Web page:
Figure 2 :Autonomia’s main window on the desktopThe application’s window is placed on a corner of the screen and cannot be overlapped by other windows. The provided functionality is categorized into ‘screens’, which are different forms of the application’s main window. A ‘screen’ is a 2D area where a group of graphical elements are placed in a specific order. Each graphical element is assigned with a unique task, and the scanning technique is
used to enable the user to select the desired element. Each time the user moves from one ‘screen’ to another, the main window’s dimensions are rearranged, so as to present in a satisfactory way the current ‘screen’.
The individual can manage the Windows OS with the use of 3 basic ‘screens’: (i) the cursor screen, (ii) the virtual keyboard (VK) screen and (iii) the console screen. Figure 3 presents how the mentioned screens are interconnected:
Console screen
Cursor screen
VK screen
Figure 3 :The application’s flow chart The cursor screen is the starting screen and from there the individual can move to the other two screens. The Cursor Screen This is the screen that enables the user to instruct the movement of the cursor, and to implement a number of common mouse functions. A snapshot of the screen is illustrated in figure 4.
Figure 4 :A snapshot of the cursor screenThe graphical elements presented on the screen are highlighted in the numerical sequence shown in figure 5.
A9 A2 A3B10 B11B2 B3
A8 A1 A4B9 B12 B1B4
A7 A6 A5B8 B7 B6 B5 Group AGroup B Figure 5 :Highlighting order in two groupsThe graphical elements are organized in two groups (A and B). The first element of each group (A1 or B1) is used for switching from one group to the other. Group A contains the elements that lead to the cursor’s movement. The individual can move the cursor towards 8
directions (figure 4). In order to move the cursor towards a single direction, the user waits until the desired element is highlighted, and then he selects it. A timer is triggered and the cursor starts moving with a predefined speed (i.e. 5 pixels per second). When the cursor arrives to the desired position the user enters a click, and the cursor stops moving.
Group B contains the elements used to implement other mouse functions (clicks, wheel, drag&drop), as well as elements that lead to the VK screen (B7) or to the console screen (B8). For instance, if the user wants to perform a click at the display position (x,y), then he must switch to group A, move the cursor to (x,y), then switch to group B and select the B2 element.
The Virtual Keyboard (VK) Screen In this screen a virtual keyboard (QWERTY keyboard format) is designed on the computer’s display, as depicted in figure 6. The VK screen enables the user to perform keyboard events (keystrokes). The keystrokes are sent to the active application, in the same way as the keyboard is used for typing text.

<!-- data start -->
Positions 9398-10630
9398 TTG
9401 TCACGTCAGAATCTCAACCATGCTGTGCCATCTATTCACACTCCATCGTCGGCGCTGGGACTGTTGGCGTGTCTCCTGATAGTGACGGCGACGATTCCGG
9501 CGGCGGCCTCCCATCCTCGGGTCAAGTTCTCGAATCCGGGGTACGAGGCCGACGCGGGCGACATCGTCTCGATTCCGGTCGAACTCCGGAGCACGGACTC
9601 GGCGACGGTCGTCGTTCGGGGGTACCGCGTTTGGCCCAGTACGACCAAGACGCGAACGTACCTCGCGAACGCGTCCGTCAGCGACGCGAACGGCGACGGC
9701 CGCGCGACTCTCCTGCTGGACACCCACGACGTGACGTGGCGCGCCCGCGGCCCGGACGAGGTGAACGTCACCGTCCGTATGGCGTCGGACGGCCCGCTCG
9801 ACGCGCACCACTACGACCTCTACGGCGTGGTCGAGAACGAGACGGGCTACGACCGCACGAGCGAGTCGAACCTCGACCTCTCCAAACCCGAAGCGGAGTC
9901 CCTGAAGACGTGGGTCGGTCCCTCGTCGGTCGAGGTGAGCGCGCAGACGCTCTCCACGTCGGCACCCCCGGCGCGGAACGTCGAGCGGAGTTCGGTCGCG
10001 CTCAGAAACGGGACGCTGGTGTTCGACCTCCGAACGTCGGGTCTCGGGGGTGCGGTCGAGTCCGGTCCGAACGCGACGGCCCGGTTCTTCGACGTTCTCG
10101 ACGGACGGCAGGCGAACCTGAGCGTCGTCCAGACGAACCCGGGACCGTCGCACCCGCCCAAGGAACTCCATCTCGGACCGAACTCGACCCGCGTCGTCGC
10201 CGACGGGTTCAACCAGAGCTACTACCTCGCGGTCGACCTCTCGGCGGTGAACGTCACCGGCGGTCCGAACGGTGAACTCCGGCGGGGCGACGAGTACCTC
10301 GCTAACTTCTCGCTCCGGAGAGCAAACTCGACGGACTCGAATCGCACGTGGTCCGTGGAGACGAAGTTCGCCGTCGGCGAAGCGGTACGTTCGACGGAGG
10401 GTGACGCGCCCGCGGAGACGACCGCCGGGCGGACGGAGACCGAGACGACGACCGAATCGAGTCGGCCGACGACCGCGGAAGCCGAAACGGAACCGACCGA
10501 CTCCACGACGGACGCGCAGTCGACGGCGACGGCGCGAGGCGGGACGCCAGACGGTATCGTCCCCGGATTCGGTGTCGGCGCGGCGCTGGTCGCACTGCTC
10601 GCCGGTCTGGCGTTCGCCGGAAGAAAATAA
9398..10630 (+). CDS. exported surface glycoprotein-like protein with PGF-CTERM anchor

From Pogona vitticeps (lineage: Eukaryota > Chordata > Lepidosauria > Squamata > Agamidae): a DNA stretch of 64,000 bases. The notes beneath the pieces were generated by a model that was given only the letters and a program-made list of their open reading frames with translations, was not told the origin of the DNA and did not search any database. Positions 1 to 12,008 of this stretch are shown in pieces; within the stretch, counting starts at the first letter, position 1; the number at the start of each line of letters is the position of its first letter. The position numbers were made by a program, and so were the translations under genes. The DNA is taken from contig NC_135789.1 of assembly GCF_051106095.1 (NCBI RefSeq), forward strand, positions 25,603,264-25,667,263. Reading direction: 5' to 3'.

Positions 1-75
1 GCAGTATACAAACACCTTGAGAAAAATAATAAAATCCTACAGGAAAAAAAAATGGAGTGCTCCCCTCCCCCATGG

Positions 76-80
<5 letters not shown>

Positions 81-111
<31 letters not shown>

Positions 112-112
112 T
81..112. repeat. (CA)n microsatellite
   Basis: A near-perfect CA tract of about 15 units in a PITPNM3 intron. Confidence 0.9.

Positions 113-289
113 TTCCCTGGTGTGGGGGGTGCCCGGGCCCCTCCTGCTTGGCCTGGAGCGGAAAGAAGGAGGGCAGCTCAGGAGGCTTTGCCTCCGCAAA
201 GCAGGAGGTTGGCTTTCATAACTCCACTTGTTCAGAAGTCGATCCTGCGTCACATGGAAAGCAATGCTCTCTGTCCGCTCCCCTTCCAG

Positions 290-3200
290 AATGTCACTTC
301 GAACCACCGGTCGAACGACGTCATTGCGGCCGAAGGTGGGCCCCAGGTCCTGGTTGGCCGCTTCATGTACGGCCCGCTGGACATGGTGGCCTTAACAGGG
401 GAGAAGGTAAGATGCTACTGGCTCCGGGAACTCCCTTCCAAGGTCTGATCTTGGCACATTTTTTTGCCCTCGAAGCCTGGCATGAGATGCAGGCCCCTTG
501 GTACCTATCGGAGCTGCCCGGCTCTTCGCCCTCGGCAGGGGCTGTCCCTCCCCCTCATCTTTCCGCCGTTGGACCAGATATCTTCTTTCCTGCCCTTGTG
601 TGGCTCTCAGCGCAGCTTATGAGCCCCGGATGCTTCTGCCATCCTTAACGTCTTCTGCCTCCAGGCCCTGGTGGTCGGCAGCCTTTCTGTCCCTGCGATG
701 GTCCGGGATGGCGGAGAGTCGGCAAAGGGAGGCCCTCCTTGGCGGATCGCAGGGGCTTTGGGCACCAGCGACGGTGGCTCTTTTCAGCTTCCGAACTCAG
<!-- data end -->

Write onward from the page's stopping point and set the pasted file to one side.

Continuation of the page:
Figure 6 :A snapshot of the VK screenDue to the large amount of graphical elements (101 virtual keys), it would be very inconvenient for the user, if we implemented the scanning technique by highlighting all elements onebyone. Therefore we have grouped the elements into 4 major groups (figure 7), depending on their location on the QWERTY keyboard.
Group A(17 keys)
Group B(61 keys)
Group C (14 keys)
Group D (19 keys)
Figure 7 :Organizing the VK screen into groupsIn order to select a specific key the individual has to first define the group where the desired key belongs, through the scanning technique, and after that to select the desired key. For group A the keys are highlighted in lefttoright order, and when a selection is performed the application returns to the previous phase. If the user omits to produce an input for 4 sequential sweeps of the group’s keys, then the application returns to the previous state. In groups B, C, D the keys are organized into rows and columns. That means that the user must select a key in a twostep process: first the row and then the column. After the user has selected a key from the groups B, C or D the application remains in the selected group, making it easier
for the user to select a key of the same group. For instance, when the user is typing text, the application remains in Group B, where all the letters are located. The user can exit the VK screen by selecting the key with the symbol(Group C, row 3, column 1). The colors that appear on the VK screen can be customized according to the user’s preferences. The Console Screen Through this screen the user may perform tasks such as starting other software applications, setting an electrical/electronic appliance on or off, etc.
Figure 8 :A snapshot of the console screenFigure 8 depicts a snapshot of the screen. 16 virtual buttons are presented on the screen, and each one of them links to a predefined task, in general. The user can establish a dialup connection or a phonecall. The button’s selection, is done in 2 steps, first select the row and then select the column of the button. The user can place up to 255 buttons on the screen, grouped in pages of dozens of buttons. A button can be a link to another group of buttons, as the menusubmenu structure. The four buttons of the last line are reserved for exiting the screen, changing the scanning frequency or moving in the pages. The data regarding the configuration of each button (picture, label, linked process) is stored into a text file, and can be easily customized by the user. Display’s occupied space An important issue for the user interface is how much of the total display is occupied by our application. The significant part of the display is what is outside the application’s window, because our application has an assistive role, only. Therefore the majority of the display’s space should be left uncovered, in order to be used by other applications. Table 1 presents the percentage of occupied space by our application, for the 3 basic screens, in 800x600 and 1024x768 desktop analysis.